Bible Readings: John 4:1-42
Free Resources: Come to the Well (Cross+Gen Worship)
Unit Theme (January 28—February 11): Invitation to Abundant Life
Given that I own a company called Spirit and Truth Publishing, it may not be surprising that this story has a special place in my life. My first product was a curriculum about teaching elementary-aged students about the meaning of worship. With this focus, I named the curriculum Spirit and Truth: Teaching Kids the Heart of Worship. This began with identifying a problem, the fact that children (or others) are not taught the meaning of the liturgies and language we often use in worship, so it’s not surprising if they can’t pay attention or understand what they’re doing. Even when I expanded to include products for the Narrative Lectionary, my focus has still been to support participation in worship, specifically our corporate worship services.
A Conversation on Worship
Jesus and the Samaritan woman begin their conversation with the topic of water. As is typical in John’s Gospel, they started with physical water and moving quickly to water as a spiritual metaphor. This leaves the woman behind, who is now thinking of how handy it would be to never need to draw water again. A brief interlude about her marital history convinces the woman that Jesus is a prophet, so she asks a question that probably has been wearing on her for a long time. One of the several issues that divided the Jewish and Samaritan neighbors is the issue of worship. Specifically, where is the right location. I think the question hidden in her statement is this: okay, so you obviously have a direct link to God. So, which one of us is right, the Jews or us?
Jesus takes her “question” about the physical and changes it to the spiritual. A major change is coming; soon it won’t matter where you worship, but how you do it. God wants people to worship “in spirit and truth.” But, what does that mean?
Worship in Truth
Worship is an action. It’s about doing something, and it involves something physical. The Greek word used here specifically refers to someone bowing down or prostrating themselves, clearly out of reverence. But, as with any physical activity, it’s possible to go through the motions of “bowing down” and forgetting the “out of reverence” part. God has never had time for empty worship.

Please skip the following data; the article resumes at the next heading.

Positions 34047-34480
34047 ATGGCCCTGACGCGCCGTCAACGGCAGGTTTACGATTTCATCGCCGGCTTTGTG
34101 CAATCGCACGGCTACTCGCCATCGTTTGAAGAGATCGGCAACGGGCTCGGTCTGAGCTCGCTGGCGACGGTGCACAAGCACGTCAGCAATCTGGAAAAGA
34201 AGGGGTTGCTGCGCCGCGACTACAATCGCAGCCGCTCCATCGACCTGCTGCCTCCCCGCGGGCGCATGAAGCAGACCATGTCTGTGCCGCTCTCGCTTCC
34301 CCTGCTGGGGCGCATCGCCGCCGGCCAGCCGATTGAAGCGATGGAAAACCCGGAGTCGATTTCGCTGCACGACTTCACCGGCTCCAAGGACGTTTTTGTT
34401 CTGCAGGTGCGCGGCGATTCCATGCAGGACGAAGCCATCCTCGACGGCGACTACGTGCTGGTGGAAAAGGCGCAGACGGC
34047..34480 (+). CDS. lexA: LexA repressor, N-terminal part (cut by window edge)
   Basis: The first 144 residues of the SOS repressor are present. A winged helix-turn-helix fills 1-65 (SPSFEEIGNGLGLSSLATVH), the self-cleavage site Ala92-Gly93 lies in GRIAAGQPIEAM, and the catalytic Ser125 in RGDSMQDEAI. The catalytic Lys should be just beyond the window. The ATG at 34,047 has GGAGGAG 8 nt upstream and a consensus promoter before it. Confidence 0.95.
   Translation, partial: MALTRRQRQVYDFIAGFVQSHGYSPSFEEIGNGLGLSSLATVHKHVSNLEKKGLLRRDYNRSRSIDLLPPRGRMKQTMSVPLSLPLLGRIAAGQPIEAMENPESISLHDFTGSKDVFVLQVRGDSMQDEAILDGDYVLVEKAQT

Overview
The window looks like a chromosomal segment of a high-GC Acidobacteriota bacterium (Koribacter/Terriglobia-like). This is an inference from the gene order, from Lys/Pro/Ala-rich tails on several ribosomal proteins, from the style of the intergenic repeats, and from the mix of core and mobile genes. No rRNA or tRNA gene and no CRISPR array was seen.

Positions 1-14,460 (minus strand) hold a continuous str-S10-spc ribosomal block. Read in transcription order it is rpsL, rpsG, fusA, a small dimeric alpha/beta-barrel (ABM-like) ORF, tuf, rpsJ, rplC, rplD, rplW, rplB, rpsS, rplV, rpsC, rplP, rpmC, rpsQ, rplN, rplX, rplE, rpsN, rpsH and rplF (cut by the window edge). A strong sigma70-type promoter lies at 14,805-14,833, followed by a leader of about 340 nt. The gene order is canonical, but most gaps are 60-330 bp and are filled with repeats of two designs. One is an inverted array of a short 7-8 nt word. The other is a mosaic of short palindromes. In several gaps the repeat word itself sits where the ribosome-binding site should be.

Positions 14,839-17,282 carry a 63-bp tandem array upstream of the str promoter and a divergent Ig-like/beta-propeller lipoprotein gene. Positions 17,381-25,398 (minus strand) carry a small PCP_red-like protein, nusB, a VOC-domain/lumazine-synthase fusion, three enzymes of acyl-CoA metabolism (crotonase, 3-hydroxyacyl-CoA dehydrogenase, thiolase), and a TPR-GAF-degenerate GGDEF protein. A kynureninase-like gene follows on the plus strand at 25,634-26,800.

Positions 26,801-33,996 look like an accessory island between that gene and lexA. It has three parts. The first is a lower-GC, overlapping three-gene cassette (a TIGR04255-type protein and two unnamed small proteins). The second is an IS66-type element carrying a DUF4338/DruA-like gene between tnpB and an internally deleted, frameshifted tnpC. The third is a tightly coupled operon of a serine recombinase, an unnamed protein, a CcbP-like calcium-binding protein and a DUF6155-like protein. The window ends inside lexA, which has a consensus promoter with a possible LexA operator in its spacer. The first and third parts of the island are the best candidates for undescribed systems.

On one level, true worship is the opposite of empty worship. It is the act of worship performed as our reverent reaction to God’s love. In fact, the definition of “worship” I use in all our products is: Worship is any action where we show our love to God for all that God has done for us. Actions, whether ritualized or spontaneous, are important, but it is the motivation based on God’s marvelous gifts to us that is essential.
Worship in Spirit
Worship is a spiritual act as well. I think this has a double meaning, “worshipping in (the) Spirit,” and “worshipping in spirit.” We have been graciously given the Spirit of God who empowers us to love God and love our neighbors. This Spirit helps us to pray and to worship. And, I don’t know about you, but I need all the help I can get.
God also calls for us to worship in spirit, worship with our most inward self, the essence of who we are. This is worship where we are loving God “with all your heart, and with all your soul, and with all your mind” (Matthew 22:37). This is to love God, to worship God with everything we have, with who we are.
How to Worship
Worship is a spiritual act, but it’s still a physical one as well. It’s an experience that we plan and implement every week in our corporate worship services. We can’t make people worship with their inmost being, but we can lead worship that makes it easier. I call this “vibrant worship” (for now at least). This worship has four main characteristics: it is welcoming, engaging, participatory, and relational.
Vibrant worship is designed in such a way to help everyone:
- Feel welcome in this time and space.
- Engage in worship through their senses and unique learning styles.
- Actively participate in the service within their comfort level.
- Start building relationships with each other, especially across generational or other divides.
If you want to learn more about vibrant worship and how to incorporate these principles into your worship services, contact me to discuss setting up a workshop in your area!
For your more immediate needs, download our free resource this week, a Living the Word: Cross+Gen Worship activity called, “Come to the Well,” which can help your worship (or other faith formation experiences) to be more vibrant!
-Gregory Rawn (Publisher)
For more great ideas on how to engage participants of all ages in the story of God’s love, check out our Living the Word series for elementary students, youth, adults, and intergenerational settings!
Image Copyright: enterline / 123RF Stock Photo